Theory of Organizational Power

Max Weber (1947) in his classical organization theory exemplified power in an organization through the process of control. Weber related authority to legitimacy, implying that managers enjoy it by virtue of their position in the organizational hierarchy. Although legitimate authority itself is a power, an individual member of an organization without authority can also enjoy power.

In organizations, there are various sources of power. And, the primary source of power is the legitimate power, which means the power assigned based on job designation. It is allocated according to the rank level within the organization (Kotter, 2008). Officers in the higher level such as management are perceived to have power over junior employees. Besides, other sources of power are relevant in an organization. Experts in a certain field have enough knowledge on that area giving them power over employees lacking such knowledge.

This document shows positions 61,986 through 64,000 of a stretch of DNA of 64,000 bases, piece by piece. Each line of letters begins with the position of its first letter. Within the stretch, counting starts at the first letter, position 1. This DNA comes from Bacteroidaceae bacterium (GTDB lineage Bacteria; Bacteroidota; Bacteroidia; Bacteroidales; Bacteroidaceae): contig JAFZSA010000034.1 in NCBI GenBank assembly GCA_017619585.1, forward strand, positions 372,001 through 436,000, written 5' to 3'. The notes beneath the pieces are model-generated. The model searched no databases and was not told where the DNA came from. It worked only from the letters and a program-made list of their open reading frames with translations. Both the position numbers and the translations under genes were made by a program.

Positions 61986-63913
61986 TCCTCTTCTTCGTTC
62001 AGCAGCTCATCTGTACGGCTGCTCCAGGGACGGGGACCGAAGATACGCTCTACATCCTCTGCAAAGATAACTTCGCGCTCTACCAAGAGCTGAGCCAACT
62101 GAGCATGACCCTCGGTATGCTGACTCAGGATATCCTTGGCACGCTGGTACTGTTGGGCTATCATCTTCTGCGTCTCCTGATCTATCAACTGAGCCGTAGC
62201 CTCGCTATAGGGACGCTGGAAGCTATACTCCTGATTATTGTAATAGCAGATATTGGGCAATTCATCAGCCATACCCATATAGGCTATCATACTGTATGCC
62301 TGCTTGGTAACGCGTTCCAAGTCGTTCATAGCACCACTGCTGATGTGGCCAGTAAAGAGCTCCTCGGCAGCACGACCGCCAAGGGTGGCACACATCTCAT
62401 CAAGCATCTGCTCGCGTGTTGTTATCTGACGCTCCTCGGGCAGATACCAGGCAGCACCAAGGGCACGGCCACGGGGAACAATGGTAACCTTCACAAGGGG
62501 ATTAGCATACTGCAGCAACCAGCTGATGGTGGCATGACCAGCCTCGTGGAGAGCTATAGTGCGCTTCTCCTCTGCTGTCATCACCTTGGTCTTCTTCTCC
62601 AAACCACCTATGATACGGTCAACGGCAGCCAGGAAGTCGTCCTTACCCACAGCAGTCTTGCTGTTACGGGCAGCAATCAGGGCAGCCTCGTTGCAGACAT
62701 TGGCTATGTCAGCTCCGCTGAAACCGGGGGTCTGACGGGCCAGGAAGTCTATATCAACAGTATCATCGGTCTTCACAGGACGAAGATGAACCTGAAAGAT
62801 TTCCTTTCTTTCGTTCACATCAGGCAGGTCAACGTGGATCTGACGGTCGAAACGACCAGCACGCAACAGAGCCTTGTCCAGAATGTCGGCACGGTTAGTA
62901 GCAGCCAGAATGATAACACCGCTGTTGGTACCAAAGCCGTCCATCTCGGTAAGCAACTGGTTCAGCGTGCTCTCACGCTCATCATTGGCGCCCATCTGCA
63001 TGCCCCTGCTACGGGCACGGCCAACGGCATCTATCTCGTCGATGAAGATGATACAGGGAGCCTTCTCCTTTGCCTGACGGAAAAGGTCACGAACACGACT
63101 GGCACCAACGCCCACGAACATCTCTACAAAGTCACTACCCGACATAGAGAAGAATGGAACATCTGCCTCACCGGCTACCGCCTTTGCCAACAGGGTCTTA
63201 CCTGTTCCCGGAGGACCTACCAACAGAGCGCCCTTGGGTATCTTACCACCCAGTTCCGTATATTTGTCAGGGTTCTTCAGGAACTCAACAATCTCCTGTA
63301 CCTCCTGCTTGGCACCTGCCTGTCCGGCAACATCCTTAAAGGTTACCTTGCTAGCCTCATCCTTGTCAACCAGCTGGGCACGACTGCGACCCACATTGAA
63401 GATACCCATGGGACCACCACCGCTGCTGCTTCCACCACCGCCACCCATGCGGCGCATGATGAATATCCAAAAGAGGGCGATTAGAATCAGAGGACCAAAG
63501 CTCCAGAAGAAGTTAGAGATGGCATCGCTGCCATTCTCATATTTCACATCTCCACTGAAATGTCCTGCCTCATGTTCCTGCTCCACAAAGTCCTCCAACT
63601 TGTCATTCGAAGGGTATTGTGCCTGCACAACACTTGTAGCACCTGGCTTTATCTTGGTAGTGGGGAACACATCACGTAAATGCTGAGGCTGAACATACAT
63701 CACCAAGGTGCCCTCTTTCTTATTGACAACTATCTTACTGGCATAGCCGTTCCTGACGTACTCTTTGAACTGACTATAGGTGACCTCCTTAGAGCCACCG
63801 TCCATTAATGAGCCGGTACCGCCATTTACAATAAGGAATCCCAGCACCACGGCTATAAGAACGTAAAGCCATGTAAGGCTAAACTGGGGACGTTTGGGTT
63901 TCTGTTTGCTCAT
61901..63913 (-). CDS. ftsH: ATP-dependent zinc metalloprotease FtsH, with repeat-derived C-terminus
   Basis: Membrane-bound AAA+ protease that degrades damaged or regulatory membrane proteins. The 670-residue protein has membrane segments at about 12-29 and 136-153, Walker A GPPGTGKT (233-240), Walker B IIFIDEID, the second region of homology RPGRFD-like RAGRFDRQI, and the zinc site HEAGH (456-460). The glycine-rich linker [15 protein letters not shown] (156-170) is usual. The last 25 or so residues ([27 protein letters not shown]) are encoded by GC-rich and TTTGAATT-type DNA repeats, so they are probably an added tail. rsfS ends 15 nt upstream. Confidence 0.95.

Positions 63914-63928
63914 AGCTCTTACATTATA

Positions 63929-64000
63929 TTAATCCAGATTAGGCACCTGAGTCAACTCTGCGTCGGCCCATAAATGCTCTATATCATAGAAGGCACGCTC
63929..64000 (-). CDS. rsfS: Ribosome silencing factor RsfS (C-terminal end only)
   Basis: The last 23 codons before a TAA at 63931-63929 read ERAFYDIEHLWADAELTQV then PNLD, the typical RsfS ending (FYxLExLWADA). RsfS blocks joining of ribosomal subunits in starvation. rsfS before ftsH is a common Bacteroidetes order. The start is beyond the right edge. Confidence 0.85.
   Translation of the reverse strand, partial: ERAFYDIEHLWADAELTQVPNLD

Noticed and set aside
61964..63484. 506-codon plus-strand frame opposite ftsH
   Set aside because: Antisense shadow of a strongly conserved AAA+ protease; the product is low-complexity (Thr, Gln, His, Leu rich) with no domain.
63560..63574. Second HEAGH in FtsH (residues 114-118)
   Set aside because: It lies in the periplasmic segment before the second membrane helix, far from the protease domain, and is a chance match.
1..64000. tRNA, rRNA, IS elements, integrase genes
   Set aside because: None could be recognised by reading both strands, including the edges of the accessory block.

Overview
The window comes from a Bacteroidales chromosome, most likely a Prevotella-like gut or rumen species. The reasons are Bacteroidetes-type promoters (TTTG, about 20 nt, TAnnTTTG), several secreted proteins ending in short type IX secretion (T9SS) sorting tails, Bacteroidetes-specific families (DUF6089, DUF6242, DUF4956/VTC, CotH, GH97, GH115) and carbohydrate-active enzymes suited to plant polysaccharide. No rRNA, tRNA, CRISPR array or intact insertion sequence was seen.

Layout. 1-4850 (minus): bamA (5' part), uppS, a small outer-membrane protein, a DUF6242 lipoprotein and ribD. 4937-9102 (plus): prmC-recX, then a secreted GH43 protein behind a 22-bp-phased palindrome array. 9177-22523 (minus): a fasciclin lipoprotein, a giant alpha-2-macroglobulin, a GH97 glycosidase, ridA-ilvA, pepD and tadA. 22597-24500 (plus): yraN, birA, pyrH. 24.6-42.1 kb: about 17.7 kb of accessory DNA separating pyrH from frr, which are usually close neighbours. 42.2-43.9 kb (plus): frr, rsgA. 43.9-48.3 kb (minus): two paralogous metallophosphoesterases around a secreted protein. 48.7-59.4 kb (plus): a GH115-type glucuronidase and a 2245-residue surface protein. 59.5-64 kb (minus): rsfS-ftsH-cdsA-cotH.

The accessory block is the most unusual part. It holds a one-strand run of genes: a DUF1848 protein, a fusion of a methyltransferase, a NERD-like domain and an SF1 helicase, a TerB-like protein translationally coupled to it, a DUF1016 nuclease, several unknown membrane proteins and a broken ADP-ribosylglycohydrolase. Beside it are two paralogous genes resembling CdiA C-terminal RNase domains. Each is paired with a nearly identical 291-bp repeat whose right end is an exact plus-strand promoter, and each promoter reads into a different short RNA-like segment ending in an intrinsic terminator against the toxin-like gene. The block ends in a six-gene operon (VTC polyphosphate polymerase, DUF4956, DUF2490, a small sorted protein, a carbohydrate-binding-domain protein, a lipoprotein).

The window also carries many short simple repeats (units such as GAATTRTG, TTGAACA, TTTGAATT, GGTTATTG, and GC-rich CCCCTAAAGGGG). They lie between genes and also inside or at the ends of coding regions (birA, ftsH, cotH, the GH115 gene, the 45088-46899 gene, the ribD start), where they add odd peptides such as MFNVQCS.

According to the Theory of Organizational Power, sources of authority need not always depend on legitimacy. Charismatic authority may be independent of legitimacy, as it is embedded in the outstanding characteristics of an individual. Traditional authority is essentially a respect for custom (like a senior member of an organization is respected by others).

Rational-legal authority is based on the code or set of rules of an organization. According to the Theory of Organizational Power, rational-legal authority can be efficiently used by an organization through bureaucracy. Bureaucracy restricts managers from using rational-legal authority arbitrarily. Bureaucracy binds organizations by a certain set of rules.

Power is responsible for ensuring employee commitment and compliance in the organization. It aids in avoiding resistance among employees ensuring they coexist in harmony, which leads to increased productivity. Even though managers are perceived to have power, they also need to work on leadership, which is an essential element in organizational power. They need to empower fellow employees by making useful decisions that help them and their work.

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